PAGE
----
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Arne Duncan, Maryland Teachers Talk Common Core

U.S. Secretary of Education Arne Duncan is continuing his "Don't Let the Republicans Pass a Bill to Rewrite the No Child Left Behind Act That the Administration Hates" tour Wednesday, with a trio of events in deep-blue Maryland.

Earlier this month, he made stops in Annapolis, Md., and in Washington, D.C., to plead the administration's case against a House GOP NCLB bill that's slated to hit the House floor next week.

And he planned to spend Wednesday back in Maryland, which won a $250 million Race to the Top grant back in 2010. The state has an incredibly diverse population, but it's also one of the highest-achieving states in the country. (And one of the wealthiest and best-educated.) 

Duncan, along with state schools Superintendent Lillian Lowery, kicked off his day with a teacher town hall at Ducketts Lane Elementary School in the Howard County Public School district. He heard a lot about teachers'—very positive—experiences with the Common Core State Standards, which they said have given them a chance to get through more academic ground in a deeper, more integrated way.

"I actually feel like we're covering more content when than we were covering before," one teacher said at the event, which was streamed online.

Duncan asked how the school is able to support the kids who don't have resources at home, particularly when it comes to technology. 

"We try to be creative, we try to use partnerships," one teacher said. "If a student might need a laptop to take home for the night, we'll give it to them." 

And Duncan wanted to know what the district is doing to "foster creativity on a daily basis." (One oft-repeated criticism of the common core is that it doesn't allow students to be creative.)

One teacher talked about how the school has been able to integrate science and art instruction. "Many times the standards are overlapping, which is beautiful," she said. 

Howard County, incidentally, is on the leading edge when it comes to implementing the common core, particularly the math standards, as my former colleague, Erik Robelen, wrote in this great story. It's also a participant in the state's Race to the Top grant. (And it's where I grew up and attended school, all the way from kindergarten up through 12 grade. Sadly, none of my former—really awesome—teachers were part of the town hall.)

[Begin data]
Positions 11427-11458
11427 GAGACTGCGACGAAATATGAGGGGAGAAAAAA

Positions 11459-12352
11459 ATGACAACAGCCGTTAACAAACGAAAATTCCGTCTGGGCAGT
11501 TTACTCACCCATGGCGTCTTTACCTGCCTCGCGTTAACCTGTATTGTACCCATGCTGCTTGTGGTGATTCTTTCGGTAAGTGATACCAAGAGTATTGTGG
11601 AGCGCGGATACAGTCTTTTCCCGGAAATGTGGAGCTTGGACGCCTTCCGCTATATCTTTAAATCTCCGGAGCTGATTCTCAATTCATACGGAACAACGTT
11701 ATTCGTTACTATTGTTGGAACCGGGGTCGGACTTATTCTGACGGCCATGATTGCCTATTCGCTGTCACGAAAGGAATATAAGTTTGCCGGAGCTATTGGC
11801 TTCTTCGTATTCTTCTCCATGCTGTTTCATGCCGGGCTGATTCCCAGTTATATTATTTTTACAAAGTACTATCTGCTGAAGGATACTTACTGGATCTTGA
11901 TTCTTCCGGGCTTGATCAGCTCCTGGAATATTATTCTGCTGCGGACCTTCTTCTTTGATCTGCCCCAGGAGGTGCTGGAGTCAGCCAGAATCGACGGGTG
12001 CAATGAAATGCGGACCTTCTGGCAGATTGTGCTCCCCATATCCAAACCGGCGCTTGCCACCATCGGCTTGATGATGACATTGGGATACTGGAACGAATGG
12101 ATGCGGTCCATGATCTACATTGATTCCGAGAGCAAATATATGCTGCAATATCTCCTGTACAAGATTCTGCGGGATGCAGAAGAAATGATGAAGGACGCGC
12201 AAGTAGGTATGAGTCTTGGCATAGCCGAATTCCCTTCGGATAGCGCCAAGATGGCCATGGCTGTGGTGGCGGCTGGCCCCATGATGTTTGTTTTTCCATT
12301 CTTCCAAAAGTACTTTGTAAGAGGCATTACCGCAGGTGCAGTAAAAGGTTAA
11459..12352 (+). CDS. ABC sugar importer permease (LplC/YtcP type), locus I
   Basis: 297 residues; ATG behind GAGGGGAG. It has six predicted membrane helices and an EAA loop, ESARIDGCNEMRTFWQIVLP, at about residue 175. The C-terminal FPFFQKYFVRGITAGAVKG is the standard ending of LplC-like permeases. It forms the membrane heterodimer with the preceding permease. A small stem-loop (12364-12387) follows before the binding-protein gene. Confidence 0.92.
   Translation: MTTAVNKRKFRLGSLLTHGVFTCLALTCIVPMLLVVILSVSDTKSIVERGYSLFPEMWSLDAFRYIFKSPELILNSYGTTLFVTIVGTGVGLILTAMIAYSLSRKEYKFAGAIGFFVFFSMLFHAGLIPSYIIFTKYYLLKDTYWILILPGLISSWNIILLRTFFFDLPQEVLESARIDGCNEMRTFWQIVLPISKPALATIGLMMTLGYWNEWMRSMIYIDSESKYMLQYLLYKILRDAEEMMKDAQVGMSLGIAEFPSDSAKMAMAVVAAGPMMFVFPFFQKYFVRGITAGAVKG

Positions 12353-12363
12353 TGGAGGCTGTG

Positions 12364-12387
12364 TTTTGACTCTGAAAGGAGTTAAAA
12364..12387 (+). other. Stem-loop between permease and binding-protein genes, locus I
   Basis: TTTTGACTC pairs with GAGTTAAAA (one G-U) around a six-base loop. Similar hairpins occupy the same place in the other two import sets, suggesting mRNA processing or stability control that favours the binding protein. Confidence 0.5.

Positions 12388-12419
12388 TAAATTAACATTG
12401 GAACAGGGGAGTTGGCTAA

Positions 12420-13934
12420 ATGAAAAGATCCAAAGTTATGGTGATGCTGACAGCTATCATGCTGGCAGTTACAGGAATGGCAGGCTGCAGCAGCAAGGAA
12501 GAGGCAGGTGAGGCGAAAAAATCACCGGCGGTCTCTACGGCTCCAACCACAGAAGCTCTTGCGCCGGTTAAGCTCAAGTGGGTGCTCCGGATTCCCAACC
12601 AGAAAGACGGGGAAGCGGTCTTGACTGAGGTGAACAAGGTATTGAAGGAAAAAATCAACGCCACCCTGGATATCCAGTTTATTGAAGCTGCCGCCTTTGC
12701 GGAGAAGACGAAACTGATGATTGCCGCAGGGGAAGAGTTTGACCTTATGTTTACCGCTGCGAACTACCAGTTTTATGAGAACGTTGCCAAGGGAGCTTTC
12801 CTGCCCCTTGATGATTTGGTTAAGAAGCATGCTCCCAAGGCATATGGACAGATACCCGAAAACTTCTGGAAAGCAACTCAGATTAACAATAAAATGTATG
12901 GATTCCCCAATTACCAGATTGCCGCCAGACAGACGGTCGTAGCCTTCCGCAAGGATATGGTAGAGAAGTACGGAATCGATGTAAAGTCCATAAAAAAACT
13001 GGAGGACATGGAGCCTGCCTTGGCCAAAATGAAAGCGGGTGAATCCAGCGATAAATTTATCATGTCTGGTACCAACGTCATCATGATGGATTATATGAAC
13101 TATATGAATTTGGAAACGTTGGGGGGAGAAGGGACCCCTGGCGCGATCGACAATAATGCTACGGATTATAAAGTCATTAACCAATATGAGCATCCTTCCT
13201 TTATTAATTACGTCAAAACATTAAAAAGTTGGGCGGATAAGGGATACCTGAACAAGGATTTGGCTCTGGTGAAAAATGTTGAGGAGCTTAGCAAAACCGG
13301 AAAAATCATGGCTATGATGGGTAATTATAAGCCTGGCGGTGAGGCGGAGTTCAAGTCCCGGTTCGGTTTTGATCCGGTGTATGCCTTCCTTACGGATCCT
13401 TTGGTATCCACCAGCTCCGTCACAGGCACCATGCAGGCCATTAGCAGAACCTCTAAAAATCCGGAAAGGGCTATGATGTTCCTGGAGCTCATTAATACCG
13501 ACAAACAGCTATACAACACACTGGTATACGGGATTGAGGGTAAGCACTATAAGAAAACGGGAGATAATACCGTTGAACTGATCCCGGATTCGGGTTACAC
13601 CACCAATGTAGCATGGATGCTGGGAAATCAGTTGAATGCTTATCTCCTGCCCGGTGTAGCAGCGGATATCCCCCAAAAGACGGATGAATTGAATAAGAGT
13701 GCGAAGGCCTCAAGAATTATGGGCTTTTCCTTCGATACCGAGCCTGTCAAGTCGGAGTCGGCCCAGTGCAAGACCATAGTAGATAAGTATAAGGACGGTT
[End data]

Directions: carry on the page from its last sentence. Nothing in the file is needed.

Next Steps

Later in the day, Duncan is scheduled to read books at Empowerment Academy, a middle school in Baltimore, along with the state's newly elected Republican governor, Larry Hogan.

And he's also slated to give a speech at the University of Maryland Baltimore County on the importance of local and state leadership in improving educational outcomes. He'll talk about the administration's priorities for reauthorizing the Elementary and Secondary Education Act, of which the NCLB law is the most recent edition.

Duncan has plenty of possible fodder for the speech.

He could talk about Maryland's experience with Race to the Top (the state won both a K-12 and early-learning grant), as well as other competitive grants (districts in Maryland, including Baltimore City, have gotten funding from the Investing in Innovation grant program, which helps finance promising practices in school districts).

The education secretary could also talk up the administration's recent report showing how much money states stand to lose if the House bill were to pass. The legislation would lock in authorization levels at fiscal year 2012 levels, which is essentially the same as the 2012-13 school year for many programs. (It's really important to note that authorization levels—which recommend how much money a program should get—are not the same thing as appropriations—which is actual spending.)

Lawmakers blow past—or fail to meet—authorization levels all the time when they appropriate funds. Still, authorization levels send an important signal about how much money Congress thinks a program should get.

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